6. Involves families through photo and file sharing: Share photos and files with families quickly and with private and secure access within the platform.
  7. Creates more opportunities for family involvement: Schools can create wish lists, manage volunteer sign-ups and launch fundraising campaigns, all in one platform.
  8. Language Features: ParentSquare offers direct language translation in real-time for two-way communication. Language translation can be specific to the school or based on family preferences.

 

9. “Pushes” vital information to families when needed: Immediate access to information such as emergency alerts, grades, absences, lunch balances, upcoming events, volunteer requests, parent-teacher conferences and more. Parents do not need to search for information, everything is easy to find.

10. Analytics: With the reports, it’s easy to determine who received messages, how they obtained the information and how many people still need to be contacted. Access to the “Overall Snapshot” makes it easy to see how the information is being received and areas that need to be improved.

 

 

 

 

 

School to home communication and collaboration is at the heart of ParentSquare

Find out how ParentSquare can make a difference in your school. I recommend that you schedule a demo to learn more about the features and possibilities with ParentSquare. Personally, I like to get started by exploring the website, learning about the team and the platform as much as I can before the demo. It is helpful to consider the different methods or tools you currently use for communicating and collaborating with students and families. Perhaps even make a list to compare. You will see how ParentSquare unifies so many time-consuming tasks and streamlines the exchange of forms and correspondence, into one tool that provides it all.

ParentSquare provides a consistent and reliable way to communicate within the school and school district, fostering and building the relationships that promote better communication, student success, and family engagement. Sign up for a demo today!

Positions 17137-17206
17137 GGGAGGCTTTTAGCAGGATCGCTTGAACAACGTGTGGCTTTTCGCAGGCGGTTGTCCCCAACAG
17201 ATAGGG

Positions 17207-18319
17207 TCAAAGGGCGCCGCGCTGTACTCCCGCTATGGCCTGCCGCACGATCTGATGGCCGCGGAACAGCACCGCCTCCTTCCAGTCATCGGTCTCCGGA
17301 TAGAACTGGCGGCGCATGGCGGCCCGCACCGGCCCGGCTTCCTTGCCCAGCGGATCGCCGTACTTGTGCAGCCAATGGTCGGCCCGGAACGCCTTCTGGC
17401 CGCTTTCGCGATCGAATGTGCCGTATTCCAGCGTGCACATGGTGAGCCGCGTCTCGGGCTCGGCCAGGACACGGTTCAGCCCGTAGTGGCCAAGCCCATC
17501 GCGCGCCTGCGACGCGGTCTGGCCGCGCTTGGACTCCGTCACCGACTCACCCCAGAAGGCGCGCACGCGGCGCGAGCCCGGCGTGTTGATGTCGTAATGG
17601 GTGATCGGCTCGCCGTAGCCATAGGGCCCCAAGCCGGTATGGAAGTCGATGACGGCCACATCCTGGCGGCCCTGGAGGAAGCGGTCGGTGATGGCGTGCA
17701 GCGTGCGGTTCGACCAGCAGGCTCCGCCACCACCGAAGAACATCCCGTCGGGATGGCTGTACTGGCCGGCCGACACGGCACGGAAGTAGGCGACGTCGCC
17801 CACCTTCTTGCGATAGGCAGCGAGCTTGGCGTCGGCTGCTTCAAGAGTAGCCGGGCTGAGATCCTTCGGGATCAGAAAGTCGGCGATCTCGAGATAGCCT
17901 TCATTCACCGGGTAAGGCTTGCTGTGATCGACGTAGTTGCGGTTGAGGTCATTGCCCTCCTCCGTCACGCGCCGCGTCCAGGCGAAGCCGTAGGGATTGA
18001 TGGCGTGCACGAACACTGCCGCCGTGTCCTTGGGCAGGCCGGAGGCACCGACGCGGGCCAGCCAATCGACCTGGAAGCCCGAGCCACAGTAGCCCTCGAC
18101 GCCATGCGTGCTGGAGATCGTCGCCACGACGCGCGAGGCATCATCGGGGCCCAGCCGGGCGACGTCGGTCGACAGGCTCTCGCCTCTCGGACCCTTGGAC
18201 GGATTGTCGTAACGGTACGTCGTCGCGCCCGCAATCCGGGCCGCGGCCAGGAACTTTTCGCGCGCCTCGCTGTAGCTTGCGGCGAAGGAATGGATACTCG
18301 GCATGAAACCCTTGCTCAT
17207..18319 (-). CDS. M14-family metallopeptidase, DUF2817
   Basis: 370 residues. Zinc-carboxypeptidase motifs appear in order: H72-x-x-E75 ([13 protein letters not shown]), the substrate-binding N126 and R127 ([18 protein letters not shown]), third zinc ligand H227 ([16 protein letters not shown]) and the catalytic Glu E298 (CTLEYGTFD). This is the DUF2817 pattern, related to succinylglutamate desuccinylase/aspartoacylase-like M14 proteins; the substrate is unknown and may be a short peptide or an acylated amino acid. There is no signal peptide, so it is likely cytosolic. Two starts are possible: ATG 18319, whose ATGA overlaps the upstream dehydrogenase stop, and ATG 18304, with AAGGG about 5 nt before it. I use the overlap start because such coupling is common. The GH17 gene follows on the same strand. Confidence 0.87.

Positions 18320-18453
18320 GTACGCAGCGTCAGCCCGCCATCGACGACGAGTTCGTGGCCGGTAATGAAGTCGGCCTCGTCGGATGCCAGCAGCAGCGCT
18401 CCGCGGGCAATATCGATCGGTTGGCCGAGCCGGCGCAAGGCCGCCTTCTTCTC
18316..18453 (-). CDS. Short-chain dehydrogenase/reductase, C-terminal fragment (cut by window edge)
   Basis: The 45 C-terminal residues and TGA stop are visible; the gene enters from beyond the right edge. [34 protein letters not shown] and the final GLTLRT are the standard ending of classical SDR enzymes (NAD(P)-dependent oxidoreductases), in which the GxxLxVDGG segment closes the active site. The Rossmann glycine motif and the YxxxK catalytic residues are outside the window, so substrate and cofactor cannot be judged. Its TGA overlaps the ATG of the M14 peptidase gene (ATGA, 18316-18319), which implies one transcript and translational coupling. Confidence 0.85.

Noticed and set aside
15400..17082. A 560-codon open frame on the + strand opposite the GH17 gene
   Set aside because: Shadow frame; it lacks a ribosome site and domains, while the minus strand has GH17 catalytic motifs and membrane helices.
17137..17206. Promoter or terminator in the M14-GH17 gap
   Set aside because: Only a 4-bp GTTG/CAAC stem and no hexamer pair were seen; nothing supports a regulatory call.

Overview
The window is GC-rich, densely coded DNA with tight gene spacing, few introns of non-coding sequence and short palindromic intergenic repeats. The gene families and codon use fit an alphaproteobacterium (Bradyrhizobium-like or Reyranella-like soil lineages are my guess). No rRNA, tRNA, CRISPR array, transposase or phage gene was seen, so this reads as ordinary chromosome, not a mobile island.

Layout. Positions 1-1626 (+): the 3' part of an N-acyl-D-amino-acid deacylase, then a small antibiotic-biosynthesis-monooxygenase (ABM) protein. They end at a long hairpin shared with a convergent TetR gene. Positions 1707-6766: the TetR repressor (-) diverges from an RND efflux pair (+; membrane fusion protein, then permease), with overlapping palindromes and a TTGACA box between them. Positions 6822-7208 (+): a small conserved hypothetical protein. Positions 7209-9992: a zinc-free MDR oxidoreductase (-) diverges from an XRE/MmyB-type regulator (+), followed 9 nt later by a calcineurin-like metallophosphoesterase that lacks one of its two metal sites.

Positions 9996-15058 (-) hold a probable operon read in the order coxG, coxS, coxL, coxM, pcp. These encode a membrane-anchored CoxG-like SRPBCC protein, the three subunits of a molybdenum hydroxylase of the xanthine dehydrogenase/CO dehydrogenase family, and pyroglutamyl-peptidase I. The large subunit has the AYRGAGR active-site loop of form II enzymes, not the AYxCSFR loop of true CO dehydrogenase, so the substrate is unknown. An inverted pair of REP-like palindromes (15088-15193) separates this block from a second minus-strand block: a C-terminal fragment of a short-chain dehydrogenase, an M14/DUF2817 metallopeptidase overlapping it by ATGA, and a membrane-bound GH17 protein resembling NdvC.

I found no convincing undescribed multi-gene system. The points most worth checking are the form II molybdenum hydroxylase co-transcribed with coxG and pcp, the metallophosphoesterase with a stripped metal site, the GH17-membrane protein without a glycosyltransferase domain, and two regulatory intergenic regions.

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This post is sponsored by ParentSquare. All opinions are my own

 

In my previous post, I shared the background of ParentSquare, where the inspiration came from and provided a basic overview of what the platform offers. To learn more, I scheduled a demo with Anupama Vaid, Founder and President of ParentSquare, and was able to “experience” the platform from the perspective of a parent, teacher, and administrator. I also had an opportunity to explore the platform on my own, delve more into each of the features, and compare it to the tools that I use in my own classroom as well as those used within my school.

ParentSquare offers unique features that make it stand out when compared with other similar home-to-school communication platforms currently used in schools. While other platforms offer similar benefits, one of the things I appreciate most about ParentSquare is understanding the vision that Anu has for the platform. She has a genuine passion for connecting families in the school community.

The Power of Technology

When I spoke with Anu, we first talked about technology and its benefits. When asked about the purpose of ParentSquare and what makes it different from similar tools, Anu said her goal is to provide teachers with “a system that takes care of everything, one that is automatic.” Because of the way ParentSquare is designed, teachers will find that there is not much of a learning curve at all and that it is very easy to navigate. She added, “The purpose is to simplify the technology enough so that everyone can use it because that’s the power in technology.”

Everything in ParentSquare has a similar look and feel, “if you know how to do one thing, you know how to do everything.” For students, parents, teachers, and administrators, this ease of use and accessibility are key.

When it comes to ParentSquare, Anu has a unique perspective. She can evaluate the benefits by using it as a parent, which gives her a more authentic experience with the platform. And she is in a position to make changes based on the feedback she receives and through her own experience in communicating with her children’s teachers.

What makes ParentSquare stand out?

The first thing that I noticed about ParentSquare is how easy it is to navigate in the platform. When looking at digital tools, especially those that offer as many features as ParentSquare, a common question is if there will there be a big learning curve. A key feature of ParentSquare is in its simplicity. Students, parents, teachers, and administrators, whether tech-savvy or new to technology, will be comfortable using ParentSquare.

With ParentSquare, you can streamline many of the tasks and communications that are a regular part of school, but that typically come in multiple formats. ParentSquare takes everything that schools and teachers are currently using and unifies them in one platform that is easy to use and widely accessible. Schools can establish consistency in communication which will increase family engagement and provide all of the necessary resources in a safe digital environment.